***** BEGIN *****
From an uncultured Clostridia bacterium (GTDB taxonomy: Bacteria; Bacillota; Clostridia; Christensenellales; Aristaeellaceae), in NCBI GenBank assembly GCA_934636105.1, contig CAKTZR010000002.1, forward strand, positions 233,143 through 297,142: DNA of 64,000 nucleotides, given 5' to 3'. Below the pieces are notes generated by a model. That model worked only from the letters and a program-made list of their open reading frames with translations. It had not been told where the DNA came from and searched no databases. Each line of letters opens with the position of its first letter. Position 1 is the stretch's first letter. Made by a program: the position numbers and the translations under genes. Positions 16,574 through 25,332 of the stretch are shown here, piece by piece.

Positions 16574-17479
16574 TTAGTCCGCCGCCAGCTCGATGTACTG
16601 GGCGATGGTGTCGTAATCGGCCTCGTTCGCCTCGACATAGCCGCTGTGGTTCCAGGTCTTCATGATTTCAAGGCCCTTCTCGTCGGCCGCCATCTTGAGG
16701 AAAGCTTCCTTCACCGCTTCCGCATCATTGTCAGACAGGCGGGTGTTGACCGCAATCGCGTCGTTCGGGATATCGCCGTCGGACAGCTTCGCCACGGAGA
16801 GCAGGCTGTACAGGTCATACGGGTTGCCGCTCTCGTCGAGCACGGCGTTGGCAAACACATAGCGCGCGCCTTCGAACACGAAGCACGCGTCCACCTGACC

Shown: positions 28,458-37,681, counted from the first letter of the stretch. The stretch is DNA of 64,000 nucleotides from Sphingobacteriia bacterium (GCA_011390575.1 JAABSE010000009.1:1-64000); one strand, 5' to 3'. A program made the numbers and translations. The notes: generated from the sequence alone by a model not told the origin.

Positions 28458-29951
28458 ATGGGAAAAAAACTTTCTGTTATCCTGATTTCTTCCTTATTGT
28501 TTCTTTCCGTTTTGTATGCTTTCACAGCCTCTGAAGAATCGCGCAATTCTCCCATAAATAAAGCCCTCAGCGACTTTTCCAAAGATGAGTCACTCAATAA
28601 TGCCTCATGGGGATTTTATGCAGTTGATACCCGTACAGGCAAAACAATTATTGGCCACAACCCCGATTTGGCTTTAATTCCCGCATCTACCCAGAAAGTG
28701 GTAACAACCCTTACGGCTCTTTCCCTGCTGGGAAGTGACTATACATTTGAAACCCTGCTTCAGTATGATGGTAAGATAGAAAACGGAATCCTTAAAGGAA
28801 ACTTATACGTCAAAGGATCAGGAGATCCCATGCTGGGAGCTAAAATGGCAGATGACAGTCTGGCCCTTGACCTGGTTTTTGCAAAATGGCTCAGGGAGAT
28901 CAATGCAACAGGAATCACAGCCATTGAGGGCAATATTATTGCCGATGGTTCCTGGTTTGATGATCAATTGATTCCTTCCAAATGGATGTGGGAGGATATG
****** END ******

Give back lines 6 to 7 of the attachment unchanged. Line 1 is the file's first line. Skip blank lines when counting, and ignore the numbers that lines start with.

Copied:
16801 GCAGGCTGTACAGGTCATACGGGTTGCCGCTCTCGTCGAGCACGGCGTTGGCAAACACATAGCGCGCGCCTTCGAACACGAAGCACGCGTCCACCTGACC

Shown: positions 28,458-37,681, counted from the first letter of the stretch. The stretch is DNA of 64,000 nucleotides from Sphingobacteriia bacterium (GCA_011390575.1 JAABSE010000009.1:1-64000); one strand, 5' to 3'. A program made the numbers and translations. The notes: generated from the sequence alone by a model not told the origin.